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Feb
13
awarded  Popular Question
Nov
22
awarded  Yearling
Oct
31
awarded  Popular Question
Aug
20
comment Why are particular C data types declared in more than one standard header file?
In C11 Chapter 7.19, it was said that size_t should be declared in <stddef.h>. Chapter 7.21.1 also says the same thing but for <stdio.h>. Chapter 7.22 also says the same thing but for <stdlib.h>. Chapter 7.27.1 says the same thing but for <time.h>. Chapter 7.28 says the same thing but for <uchar.h>. And so on.
Aug
19
comment Is there a reason for any C or C++ compiler to not define wctrans_t and wctype_t as the type wchar_t?
@Cubbi, it turns out you had already include the AIX wctrans_t definition. Sorry for inconvenience. Could somebody here with higher authotiry delete my comments because it need not to be exist.
Aug
19
comment Is there a reason for any C or C++ compiler to not define wctrans_t and wctype_t as the type wchar_t?
I'm so sorry. I means @Cubbi.
Aug
19
comment Is there a reason for any C or C++ compiler to not define wctrans_t and wctype_t as the type wchar_t?
If you don't mind, would you update your answer to include the AIX wctrans_t definition?
Aug
19
comment Is there a reason for any C or C++ compiler to not define wctrans_t and wctype_t as the type wchar_t?
@Cristophe, What? :-( BTW, +1, thanks for the surprised fact. :-)
Aug
18
revised Is there a reason for any C or C++ compiler to not define wctrans_t and wctype_t as the type wchar_t?
added 4 characters in body
Aug
18
accepted Why are particular C data types declared in more than one standard header file?
Aug
18
revised Is there a reason for any C or C++ compiler to not define wctrans_t and wctype_t as the type wchar_t?
added 16 characters in body
Aug
18
accepted Is there a reason for any C or C++ compiler to not define wctrans_t and wctype_t as the type wchar_t?
Aug
18
comment Is there a reason for any C or C++ compiler to not define wctrans_t and wctype_t as the type wchar_t?
Apart from your comment, I think the C11 statement that says both wctrans_t and wctype_t are scalar types has a too broad meaning because scalar types can also be float, boolean, string, etc. It is better to say they both are integer types.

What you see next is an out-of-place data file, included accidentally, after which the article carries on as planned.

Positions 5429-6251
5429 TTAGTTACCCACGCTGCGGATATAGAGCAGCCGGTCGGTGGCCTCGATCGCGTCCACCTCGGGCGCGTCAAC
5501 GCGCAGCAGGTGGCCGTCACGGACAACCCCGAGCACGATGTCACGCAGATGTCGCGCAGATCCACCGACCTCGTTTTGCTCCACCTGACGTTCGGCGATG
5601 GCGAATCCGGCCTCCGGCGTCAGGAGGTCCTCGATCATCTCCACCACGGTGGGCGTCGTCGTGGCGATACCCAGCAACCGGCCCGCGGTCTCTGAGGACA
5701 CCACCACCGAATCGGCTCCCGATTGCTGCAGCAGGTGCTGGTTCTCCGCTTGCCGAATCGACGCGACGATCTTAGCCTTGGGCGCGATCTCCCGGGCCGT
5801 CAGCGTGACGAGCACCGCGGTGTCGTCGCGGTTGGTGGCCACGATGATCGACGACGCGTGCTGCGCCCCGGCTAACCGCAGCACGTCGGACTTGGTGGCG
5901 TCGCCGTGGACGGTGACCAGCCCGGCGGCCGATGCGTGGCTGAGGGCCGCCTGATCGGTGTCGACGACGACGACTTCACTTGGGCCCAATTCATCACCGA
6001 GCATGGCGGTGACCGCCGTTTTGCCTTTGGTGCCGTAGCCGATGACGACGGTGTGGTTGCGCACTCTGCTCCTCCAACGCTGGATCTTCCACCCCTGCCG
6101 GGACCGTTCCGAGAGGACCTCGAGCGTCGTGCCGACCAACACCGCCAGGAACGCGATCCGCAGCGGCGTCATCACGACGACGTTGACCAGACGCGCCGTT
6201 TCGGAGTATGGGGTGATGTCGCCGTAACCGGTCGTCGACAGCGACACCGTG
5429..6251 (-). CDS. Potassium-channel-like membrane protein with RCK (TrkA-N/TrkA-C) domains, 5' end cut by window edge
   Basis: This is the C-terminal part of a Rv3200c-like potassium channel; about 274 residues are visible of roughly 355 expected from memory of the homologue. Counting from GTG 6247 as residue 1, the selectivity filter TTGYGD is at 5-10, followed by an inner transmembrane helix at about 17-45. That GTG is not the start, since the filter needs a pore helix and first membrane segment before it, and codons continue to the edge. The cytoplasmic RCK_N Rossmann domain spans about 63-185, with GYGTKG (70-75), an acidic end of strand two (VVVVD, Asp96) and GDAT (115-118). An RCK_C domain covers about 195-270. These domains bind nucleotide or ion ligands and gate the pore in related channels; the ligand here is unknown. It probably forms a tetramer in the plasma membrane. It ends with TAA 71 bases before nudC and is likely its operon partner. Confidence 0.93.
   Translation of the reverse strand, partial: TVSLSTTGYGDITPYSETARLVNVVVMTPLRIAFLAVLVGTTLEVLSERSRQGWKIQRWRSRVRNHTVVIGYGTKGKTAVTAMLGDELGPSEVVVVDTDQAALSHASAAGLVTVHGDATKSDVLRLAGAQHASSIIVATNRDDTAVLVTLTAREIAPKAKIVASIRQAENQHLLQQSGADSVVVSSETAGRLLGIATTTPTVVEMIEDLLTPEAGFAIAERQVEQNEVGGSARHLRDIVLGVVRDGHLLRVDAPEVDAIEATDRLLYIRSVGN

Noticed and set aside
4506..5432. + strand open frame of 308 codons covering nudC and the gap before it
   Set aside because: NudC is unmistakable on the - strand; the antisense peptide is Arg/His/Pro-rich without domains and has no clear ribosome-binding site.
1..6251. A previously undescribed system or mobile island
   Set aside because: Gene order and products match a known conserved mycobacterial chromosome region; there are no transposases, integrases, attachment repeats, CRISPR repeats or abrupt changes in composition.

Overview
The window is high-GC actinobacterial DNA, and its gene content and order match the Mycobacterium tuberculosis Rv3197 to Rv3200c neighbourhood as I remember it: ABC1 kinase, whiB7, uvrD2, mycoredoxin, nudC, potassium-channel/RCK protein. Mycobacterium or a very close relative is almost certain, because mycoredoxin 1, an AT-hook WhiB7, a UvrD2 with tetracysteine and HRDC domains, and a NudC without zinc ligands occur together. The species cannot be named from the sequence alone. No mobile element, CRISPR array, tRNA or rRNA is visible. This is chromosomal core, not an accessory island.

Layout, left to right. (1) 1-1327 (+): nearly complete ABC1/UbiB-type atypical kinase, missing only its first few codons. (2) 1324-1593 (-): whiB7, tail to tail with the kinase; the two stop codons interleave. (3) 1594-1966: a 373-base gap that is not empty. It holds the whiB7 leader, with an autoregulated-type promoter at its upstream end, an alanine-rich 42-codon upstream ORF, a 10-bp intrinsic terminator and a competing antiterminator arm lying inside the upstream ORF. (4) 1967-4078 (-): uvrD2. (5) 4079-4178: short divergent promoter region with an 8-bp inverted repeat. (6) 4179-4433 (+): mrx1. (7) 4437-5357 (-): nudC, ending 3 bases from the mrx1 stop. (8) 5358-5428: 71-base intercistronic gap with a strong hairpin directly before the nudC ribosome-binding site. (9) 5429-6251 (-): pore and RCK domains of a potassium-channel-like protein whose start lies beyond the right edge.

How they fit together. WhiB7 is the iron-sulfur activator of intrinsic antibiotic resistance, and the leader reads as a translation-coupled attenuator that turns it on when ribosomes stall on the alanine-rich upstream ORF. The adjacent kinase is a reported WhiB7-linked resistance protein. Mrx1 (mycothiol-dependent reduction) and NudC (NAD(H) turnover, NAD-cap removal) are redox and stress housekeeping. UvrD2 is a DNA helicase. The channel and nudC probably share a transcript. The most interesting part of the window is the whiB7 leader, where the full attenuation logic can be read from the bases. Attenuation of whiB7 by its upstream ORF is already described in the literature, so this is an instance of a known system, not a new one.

Aug
18
comment Is there a reason for any C or C++ compiler to not define wctrans_t and wctype_t as the type wchar_t?
+1 for very useful explanation and information. Thank you.
Aug
18
revised Is there a reason for any C or C++ compiler to not define wctrans_t and wctype_t as the type wchar_t?
added 9 characters in body
Aug
18
comment Is there a reason for any C or C++ compiler to not define wctrans_t and wctype_t as the type wchar_t?
+1, thanks for a proof, and possibly an acceptance later. :)
Aug
18
revised Is there a reason for any C or C++ compiler to not define wctrans_t and wctype_t as the type wchar_t?
edited title
Aug
18
asked Is there a reason for any C or C++ compiler to not define wctrans_t and wctype_t as the type wchar_t?
Aug
18
comment Why are particular C data types declared in more than one standard header file?
The things that I can't think of is why C standard authors thought such a duplicate definitions in multiple headers should be dictated in the standard. What are the advantages of saying it in the standard? It is easy for C compiler developers to just include the headers that contain the required type definitions, and this will not break the compatibility with older C codes that assumed the particular types (e.g. size_t) were surely defined in some headers (e.g. stdio.h).
Aug
17
comment Why are particular C data types declared in more than one standard header file?
@trentcl, +1 for your statement "it breaks (practically all) pre-C99 C", but for the rendundancy, stdio.h could include stddef.h, couldn't it? BTW, I've been using GCC 4.8 of MinGW with Code::Block as its IDE. I've tried to use snprintf() in a simple code with only stdio.h is included, and GCC compiles it finely. In stdio.h of my GCC, there is #include <stddef.h> under #ifndef RC_INVOKED